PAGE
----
Three of the most influential factors in the uterine environment are pH, temperature and dissolved oxygen level, and successful embryo development requires them to be maintained at optimal levels.
The levels used in IVF procedures are based on extrapolated animal data rather than human data, as to date research in this area has been hampered by the lack of available technology.
The VivoPlex product provides the ability to analyse these factors in the uterus in real time over extended time periods, generating information to optimise IVF procedures and personalise treatment.
Its solution comprises an insertable monitor no bigger than an intra-uterine device (IUD or coil) plus a wearable in the form of washable, discreet briefs which provides wireless power to the device and transmits data to proprietary software for use by the fertility specialist. There is no need for invasive biopsies or long waits for data.
The insertable monitor consists of a sensor head to monitor oxygen, pH and temperature, and incorporates a series of proprietary technologies to guard against factors such as sensor drift and reference electrode instability. It is low-risk and biocompatible, similar to the IUDs used by 150 million women worldwide.
of women wishing to have a child are infertile.
The global market
for IVF treatments is expected to exceed $36bn by 2026 (10% CAGR) driven by factors such as the rising age at which women are having children and increasing disposable income.
Use of the VivoPlex product in their fertility treatment should increase patients’ understanding of what is happening in their body and reduce the stress of treatment.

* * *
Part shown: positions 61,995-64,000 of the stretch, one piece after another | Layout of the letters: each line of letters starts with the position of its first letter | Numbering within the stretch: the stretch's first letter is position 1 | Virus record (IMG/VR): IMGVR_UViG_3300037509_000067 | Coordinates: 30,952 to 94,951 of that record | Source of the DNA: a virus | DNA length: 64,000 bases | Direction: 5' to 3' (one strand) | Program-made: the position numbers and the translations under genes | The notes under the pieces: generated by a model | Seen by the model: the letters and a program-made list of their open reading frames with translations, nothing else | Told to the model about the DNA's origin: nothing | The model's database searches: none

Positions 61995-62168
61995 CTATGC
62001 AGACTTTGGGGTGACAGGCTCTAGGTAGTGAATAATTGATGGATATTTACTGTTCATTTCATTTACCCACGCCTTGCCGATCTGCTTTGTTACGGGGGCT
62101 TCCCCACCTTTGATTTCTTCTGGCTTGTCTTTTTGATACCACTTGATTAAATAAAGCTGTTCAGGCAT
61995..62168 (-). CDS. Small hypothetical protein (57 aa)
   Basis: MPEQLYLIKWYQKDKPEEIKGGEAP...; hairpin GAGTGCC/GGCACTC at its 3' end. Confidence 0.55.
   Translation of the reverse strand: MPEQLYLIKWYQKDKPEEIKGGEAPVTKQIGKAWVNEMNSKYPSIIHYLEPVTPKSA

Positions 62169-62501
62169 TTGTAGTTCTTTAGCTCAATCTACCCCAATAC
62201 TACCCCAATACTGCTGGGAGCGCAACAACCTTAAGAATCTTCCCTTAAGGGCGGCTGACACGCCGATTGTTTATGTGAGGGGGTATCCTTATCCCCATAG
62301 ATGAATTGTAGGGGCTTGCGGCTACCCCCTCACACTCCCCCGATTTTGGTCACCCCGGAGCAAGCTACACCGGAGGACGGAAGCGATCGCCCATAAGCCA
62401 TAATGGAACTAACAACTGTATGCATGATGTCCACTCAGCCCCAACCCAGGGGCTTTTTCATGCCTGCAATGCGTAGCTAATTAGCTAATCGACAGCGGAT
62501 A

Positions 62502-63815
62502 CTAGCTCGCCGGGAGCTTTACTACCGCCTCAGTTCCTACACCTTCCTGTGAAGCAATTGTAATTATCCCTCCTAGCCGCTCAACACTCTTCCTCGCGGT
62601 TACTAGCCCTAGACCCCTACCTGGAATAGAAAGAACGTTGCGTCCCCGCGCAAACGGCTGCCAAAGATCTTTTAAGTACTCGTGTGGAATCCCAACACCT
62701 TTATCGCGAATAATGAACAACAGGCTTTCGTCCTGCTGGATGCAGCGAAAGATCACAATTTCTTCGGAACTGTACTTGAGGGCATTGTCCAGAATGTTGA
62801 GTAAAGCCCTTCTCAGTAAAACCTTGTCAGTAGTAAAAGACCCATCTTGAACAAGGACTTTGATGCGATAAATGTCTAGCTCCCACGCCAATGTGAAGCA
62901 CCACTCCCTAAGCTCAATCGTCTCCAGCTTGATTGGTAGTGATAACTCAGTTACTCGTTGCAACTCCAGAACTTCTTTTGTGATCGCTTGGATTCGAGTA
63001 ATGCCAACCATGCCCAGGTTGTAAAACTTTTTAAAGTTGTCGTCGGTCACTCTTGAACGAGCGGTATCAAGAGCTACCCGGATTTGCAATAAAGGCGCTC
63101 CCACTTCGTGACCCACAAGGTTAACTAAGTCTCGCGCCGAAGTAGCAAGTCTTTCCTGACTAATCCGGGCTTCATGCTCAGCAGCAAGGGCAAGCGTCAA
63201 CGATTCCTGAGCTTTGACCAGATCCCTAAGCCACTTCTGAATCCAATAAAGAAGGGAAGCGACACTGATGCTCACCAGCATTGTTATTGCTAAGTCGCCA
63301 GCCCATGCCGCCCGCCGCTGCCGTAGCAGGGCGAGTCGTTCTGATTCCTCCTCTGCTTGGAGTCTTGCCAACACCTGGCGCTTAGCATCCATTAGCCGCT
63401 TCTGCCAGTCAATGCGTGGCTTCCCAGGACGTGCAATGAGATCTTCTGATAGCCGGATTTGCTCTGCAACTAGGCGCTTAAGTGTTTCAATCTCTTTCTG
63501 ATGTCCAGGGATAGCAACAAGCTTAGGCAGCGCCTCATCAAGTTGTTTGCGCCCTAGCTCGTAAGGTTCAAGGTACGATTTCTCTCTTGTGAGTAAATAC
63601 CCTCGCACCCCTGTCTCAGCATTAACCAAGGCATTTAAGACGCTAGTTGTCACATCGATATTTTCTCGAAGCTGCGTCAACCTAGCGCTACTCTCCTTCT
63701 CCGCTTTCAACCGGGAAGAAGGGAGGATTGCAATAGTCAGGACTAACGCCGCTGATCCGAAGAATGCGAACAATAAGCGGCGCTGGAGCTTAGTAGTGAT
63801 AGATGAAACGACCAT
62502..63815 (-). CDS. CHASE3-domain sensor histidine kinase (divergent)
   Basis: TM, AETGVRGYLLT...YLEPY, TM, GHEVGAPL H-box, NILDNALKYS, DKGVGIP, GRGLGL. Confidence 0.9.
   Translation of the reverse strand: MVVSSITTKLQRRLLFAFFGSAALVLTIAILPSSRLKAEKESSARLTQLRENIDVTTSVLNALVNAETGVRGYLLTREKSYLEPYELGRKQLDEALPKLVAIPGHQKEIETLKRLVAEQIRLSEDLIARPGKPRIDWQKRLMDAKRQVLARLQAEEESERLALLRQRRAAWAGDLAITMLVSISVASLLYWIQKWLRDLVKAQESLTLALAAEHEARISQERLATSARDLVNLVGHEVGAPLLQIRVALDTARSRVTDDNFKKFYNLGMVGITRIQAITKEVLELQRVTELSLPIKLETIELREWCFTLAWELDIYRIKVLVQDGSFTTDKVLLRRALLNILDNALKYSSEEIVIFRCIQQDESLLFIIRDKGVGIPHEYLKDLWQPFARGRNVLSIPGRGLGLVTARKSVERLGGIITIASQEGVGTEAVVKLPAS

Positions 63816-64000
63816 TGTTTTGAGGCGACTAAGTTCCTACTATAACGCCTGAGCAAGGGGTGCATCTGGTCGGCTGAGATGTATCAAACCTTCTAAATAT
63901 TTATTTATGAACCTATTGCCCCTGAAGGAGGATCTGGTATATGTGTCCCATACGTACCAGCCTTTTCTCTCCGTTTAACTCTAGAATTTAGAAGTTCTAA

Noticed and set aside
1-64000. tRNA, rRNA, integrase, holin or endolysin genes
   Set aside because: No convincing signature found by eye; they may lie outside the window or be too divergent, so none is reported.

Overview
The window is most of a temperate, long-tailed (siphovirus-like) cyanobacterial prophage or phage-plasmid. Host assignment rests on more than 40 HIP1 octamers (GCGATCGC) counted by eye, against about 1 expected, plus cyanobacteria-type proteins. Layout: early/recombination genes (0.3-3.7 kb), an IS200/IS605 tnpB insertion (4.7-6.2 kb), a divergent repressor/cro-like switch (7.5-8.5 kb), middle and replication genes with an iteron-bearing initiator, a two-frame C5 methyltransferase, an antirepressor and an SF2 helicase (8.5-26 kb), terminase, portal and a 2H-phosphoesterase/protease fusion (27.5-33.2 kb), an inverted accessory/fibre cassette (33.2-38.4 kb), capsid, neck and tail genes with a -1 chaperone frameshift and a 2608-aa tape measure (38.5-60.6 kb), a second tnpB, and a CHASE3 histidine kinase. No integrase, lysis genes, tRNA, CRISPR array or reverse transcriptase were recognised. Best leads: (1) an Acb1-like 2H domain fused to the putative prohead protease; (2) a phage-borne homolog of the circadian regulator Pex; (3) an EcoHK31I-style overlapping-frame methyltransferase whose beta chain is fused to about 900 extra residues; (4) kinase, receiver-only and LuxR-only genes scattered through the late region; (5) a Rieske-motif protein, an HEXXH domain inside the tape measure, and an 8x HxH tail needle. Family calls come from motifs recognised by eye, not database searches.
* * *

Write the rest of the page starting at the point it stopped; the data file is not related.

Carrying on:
a. Sensor head continuously monitors pH, oxygen and temperature
b. Microelectronic driving circuit controls the sensor head and data transfer
c. Antenna charges device and transmits data
Wireless and battery-free device, inserted using the same outpatient procedure as a standard IUD
product video here
The VivoPlex device is protected by patents licensed exclusively from the University of Southampton as well as a growing portfolio of proprietary intellectual property.
Currently in clinical development, the product is expected to be launched first in Europe, followed by the US, Australia, New Zealand and Japan.
“This device and project will open the opportunity for clinicians to know more about changes in the womb. We can look at the changes with patients able to naturally conceive and patients with fertility challenges e.g. tubal dysfunction. This device will help us to establish what are the normal, healthy parameters for the embryo to implant. I’m looking forward to running trials in my clinics.”
Mr. Stuart Lavery,
MBBCh, MRCOG, MSc, Medical Director. Consultant at Imperial College Healthcare NHS Trust: Hammersmith, Queen Charlotte’s and Chelsea Hospital. Medical Director of Hammersmith IVF, Honorary Senior Lecturer at Imperial College London
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